Even after an election occurs, people refuse to then analyze the leader using logic and continue to look up to the symbols. Later in the story, the boys on the island have gotten past the election, having already selected Ralph as leader, and are all attempting to fit into their new environment. The littluns, or younger boys, struggle in this new place as they suffer untold terrors from the dark and cry for their mothers. In the book Golding writes, “They obeyed the summons of the conch, partly because Ralph blew it, and he was big enough to be a link with the adult world of authority; and partly because they enjoyed the entertainment of the assemblies” (59). After continuously struggling with things like nightmares and loss of their family, the boys need a person to look up to and trust. They continue to obey their elected leader Ralph because of the symbolic power they see in him. The conch is still being used as a key symbol of power that the boys are drawn towards. Also, Ralph’s large appearance and beauty previously described in the book comes into play here as the boys find that as a symbol or “link with the adult world of authority”, making him the best person to follow. Since Ralph is big and resembles an adult, the boys use that as a symbol and believe that he is able to create the same effect that an adult would in terms of comforting them from their terrors and such.

This connects back to Obama’s campaign since people continued to recognize his symbolic power as a reason to support him even after he was elected as leader, just like Ralph. On the day of his presidency announced, American voters were head over heels as they talked about what this meant for America’s future. Brian Braddy from Chicago told CNN reporters, "I believe in [Obama] because he's younger, so he sees things differently, I hope" (Quijano). This idea of Obama bringing in fresh ideas because of his youthfulness continued to be a reason for voters to come to the conclusion that he will make new changes to the country. In comparison to the Lord of the Flies, Ralph’s physical appearance and the conch persisted as symbols of maturity and power, which were reasons for the boys to believe he would lead them out of their struggle by being a comforting adult figure. Brian Braddy, in particular, highlights the connection between Obama being “younger” and “seeing things differently” compared to George Bush during his presidency. He even adds the “I hope” at the end of his sentence, which further provides evidence that there is no actual logic behind the choice but rather that they’re hoping that this symbol associated with Obama will actually solve the country’s issues.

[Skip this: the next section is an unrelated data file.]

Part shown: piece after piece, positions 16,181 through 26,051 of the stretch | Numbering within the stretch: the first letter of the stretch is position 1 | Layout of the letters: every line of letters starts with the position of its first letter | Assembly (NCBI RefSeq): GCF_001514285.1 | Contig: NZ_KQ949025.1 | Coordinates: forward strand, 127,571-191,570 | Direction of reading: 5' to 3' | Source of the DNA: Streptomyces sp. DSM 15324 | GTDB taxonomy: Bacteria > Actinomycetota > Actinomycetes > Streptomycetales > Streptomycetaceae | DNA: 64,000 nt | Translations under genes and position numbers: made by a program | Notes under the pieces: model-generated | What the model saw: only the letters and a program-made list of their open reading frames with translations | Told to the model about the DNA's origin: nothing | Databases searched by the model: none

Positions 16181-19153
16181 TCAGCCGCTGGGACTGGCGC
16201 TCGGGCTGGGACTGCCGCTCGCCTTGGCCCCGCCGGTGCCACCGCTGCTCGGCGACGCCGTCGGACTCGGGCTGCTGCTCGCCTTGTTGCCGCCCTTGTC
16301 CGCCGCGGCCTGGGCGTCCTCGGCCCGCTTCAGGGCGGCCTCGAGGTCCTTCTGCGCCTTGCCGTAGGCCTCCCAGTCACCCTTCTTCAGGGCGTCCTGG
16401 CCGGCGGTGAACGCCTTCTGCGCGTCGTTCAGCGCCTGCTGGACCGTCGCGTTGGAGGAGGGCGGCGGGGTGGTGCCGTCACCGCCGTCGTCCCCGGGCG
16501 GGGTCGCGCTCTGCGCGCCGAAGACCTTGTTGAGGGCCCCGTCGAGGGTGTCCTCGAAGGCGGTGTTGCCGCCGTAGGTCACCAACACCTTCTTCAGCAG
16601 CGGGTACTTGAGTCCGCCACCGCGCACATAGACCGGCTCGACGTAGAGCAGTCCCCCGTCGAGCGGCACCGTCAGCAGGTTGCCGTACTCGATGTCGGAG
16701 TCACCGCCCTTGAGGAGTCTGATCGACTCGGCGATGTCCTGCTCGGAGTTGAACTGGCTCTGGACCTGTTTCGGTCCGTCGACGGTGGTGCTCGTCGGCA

In conclusion, desperate times can cause people to feel lost and distraught, and their judgment in choosing a leader is altered from logic and reasoning to using symbols they find in people. Ralph’s leadership in Lord of the Flies was successful for as long as it lasted largely in part of the symbolism of power from his size, attractive appearance, and possession of the conch. This is similar to the success of Barack Obama’s 2007 campaign and 2008 election as American voters saw his speechmaking and young appearance as symbols of power as well, which also drew them closer to him. In both instances, the followers thought that the symbolic power of these people were good enough to help them out of the turmoil that they found themselves in. However, this type of decision-making can be detrimental as people who aren’t qualified to be leaders can be chosen and hurt society.

Works Cited

Golding, William. Lord of the Flies. Penguin Books, 2006.

Taibbi, Matt. “Obama Is the Best BS Artist Since Bill Clinton.”, Rolling Stone, 24 July 2012,

Quijano, Elaine, et al. “Obama Win Sparks Celebrations Outside White House.” CNN, Cable News Network, 0 Nov. 2008, 8:48 a.m.,